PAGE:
Is it Nature Or Nurture? I Experiment On My Kids


Before I had kids I was intrigued by the nature v. nurture debate.

I felt quite sure that nurture had a lot to do with how kids were.

That parents and the people around them could affect the outcome of their offspring and if those children were beastly, it was THEIR PARENT’S FAULT!!

(I’m sure there was a lot of furious finger pointing and wagging going on now I come to think of it.)

I was absolutely, positively sure I was right.

And then.

I had kids.

As you know, if you’ve been reading this blog for more than a couple of days, I have twins:

They are ten.

They are boys.

They were born just two minutes apart.

They come from the same gene pool.

Experienced the same pre-natal environment.

And the same learn-as-you-go parenting.

They are compleeeeetely different.

One is an outgoing, cheeky, artistic, readaholic.

The other is a quieter, more cerebral, analytical, engineer type.

And they have always been like this. From birth. My outgoing, artistic child got so fed up in the nice, cosy, warm place I was taking such care to provide him, that he wanted out. My little engineer who was perfectly happy to stay put, entertaining himself much as he does now, struggled, even though he was much bigger and stronger than his brother.

These differences have been a challenge at times.

When they were little, we spent hardly any time on the weekends as a family because we couldn’t take them to the same places.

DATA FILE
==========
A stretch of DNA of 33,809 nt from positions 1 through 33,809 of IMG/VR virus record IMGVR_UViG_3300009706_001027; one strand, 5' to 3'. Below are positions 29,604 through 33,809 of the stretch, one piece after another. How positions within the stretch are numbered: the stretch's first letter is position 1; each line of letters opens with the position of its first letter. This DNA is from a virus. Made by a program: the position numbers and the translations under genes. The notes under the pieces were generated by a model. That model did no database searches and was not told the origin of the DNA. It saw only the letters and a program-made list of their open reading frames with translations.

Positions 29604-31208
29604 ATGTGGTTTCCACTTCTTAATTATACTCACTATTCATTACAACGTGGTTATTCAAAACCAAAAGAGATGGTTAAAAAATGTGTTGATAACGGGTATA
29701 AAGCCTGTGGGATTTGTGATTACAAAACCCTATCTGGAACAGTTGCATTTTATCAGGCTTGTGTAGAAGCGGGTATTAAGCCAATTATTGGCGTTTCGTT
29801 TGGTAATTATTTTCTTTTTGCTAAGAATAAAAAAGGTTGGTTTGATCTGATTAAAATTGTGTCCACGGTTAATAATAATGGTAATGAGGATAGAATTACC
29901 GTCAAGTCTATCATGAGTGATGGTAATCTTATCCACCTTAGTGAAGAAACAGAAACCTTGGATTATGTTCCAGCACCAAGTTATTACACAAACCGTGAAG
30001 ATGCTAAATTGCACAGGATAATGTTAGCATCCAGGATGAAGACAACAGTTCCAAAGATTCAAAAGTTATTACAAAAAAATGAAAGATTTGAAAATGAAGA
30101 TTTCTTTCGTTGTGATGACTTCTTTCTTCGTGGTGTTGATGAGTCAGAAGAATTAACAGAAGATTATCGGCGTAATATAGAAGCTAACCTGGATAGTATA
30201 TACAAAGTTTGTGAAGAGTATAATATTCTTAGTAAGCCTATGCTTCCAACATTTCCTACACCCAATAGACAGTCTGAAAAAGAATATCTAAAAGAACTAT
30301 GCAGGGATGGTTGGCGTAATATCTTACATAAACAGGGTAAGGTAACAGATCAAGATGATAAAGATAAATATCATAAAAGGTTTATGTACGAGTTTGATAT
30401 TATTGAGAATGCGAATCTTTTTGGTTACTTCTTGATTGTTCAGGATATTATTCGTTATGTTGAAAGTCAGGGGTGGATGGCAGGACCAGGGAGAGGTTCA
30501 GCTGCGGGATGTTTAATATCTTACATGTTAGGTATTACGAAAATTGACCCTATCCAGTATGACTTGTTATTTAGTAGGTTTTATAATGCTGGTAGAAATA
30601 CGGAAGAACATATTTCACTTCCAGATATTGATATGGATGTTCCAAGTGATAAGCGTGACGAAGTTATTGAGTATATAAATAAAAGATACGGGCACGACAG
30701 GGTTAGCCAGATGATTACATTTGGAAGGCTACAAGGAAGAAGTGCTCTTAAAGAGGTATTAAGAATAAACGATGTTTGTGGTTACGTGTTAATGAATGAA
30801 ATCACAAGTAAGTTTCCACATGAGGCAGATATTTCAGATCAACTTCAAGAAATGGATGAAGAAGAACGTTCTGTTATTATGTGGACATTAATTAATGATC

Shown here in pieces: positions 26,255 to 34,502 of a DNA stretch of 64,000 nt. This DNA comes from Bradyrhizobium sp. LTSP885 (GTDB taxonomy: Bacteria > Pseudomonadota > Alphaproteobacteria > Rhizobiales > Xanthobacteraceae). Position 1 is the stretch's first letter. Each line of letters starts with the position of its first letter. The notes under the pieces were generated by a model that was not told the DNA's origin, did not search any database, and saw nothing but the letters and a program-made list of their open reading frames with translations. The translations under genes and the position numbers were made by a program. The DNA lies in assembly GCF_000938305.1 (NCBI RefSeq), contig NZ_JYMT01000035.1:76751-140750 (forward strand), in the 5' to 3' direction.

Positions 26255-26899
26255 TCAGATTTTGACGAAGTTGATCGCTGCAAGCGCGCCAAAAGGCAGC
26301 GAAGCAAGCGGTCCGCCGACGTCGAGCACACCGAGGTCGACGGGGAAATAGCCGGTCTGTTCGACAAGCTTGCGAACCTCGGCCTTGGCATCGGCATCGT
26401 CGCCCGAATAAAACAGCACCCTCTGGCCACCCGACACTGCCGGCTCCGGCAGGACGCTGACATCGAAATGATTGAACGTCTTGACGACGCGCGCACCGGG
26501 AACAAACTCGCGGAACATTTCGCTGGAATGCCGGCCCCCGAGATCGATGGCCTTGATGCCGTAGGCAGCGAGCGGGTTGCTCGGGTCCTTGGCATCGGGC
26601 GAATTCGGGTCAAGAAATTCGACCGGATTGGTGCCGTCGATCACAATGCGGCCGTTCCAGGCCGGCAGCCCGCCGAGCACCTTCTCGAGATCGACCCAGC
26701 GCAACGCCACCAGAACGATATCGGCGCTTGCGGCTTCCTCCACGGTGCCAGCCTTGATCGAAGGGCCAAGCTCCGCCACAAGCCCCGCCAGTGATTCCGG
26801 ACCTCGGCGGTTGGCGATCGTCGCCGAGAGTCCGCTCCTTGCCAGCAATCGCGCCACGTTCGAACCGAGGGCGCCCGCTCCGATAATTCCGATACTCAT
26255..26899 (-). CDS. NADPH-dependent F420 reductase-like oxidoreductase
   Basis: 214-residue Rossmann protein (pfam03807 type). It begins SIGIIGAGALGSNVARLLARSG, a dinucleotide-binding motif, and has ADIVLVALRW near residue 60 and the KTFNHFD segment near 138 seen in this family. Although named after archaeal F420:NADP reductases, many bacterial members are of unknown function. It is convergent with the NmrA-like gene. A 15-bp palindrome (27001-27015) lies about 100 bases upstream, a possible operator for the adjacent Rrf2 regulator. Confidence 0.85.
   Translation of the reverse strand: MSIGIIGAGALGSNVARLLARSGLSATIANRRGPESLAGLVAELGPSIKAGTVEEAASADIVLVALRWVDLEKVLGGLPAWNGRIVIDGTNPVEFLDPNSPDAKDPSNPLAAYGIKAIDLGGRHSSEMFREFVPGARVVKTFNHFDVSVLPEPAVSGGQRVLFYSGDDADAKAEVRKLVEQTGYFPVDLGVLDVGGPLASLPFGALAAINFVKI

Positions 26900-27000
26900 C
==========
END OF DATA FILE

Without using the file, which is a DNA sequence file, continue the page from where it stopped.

If we took them to a model railway show, one of them would stand for hours looking underneath all the workings to see how it was done, the other would be getting cuffed for touching the layouts by some overweight, Grizzly Adams in a dirty T-shirt.

As such though, I have the perfect laboratory conditions for undertaking experiments.

And I can tell you, quite solemnly and quite certainly.

There is no such thing as nurture.

I have come to the conclusion that the whole debate is a ruse to make us parents feel we have power, influence, and control over how our children turn out.

Because let’s face it, how they turn out is like getting a gold star. It’s a stamp of approval, a mark of acceptance, a badge that we can hold up and shout (sounds of a drum roll, cymbals crashing, please.)

Am. A. Superstar!

Or Not.

But, I digress.

There might be something to this nature or nurture thing.

But I’m quite sure it’s not a 50/50 split. Or even 60/40 in our case.

Over the years, I have experimented with parenting techniques and different environments for each boy. Rewards will work for one, consequences work better for the other. Routines for one, deadlines for the other. Activities with lots of touching, pressing and moving for one, lectures, observation and reflection for the other.

I’ve learned this the hard way, by reading, brainstorming, hypothesizing, testing and  observing. Parenting by scientific method.

And while it’s been exhausting and a logistical challenge at times, I am also here to say, it gets easier as they get older. It goes back to James Lehman’s mantra – parent the child you have.

But when they’re young?

Thank goodness for two parents, I say.

Deep pockets help, too.

If you like this post, please don’t be shy, tweet or share it. You never know who might benefit or be entertained by it. There are ‘Like’ and sharing buttons at the top and bottom of this post.

I am participating in a Blog Every Day For 30 Days Challenge advocated by Chris Brogan. I am doing this with the lovely Mary Ulrich who writes for Parents and Caregivers of Adults with Disabilities at Climbing Every Mountain. Check her out!

{ 11 comments… read them below or add one }

Dawn September 23, 2010 at 3:46 am

I have often thought nature had more to do with it than nurture since I see so many people who have two children who turn out completely different, one good, one not so good.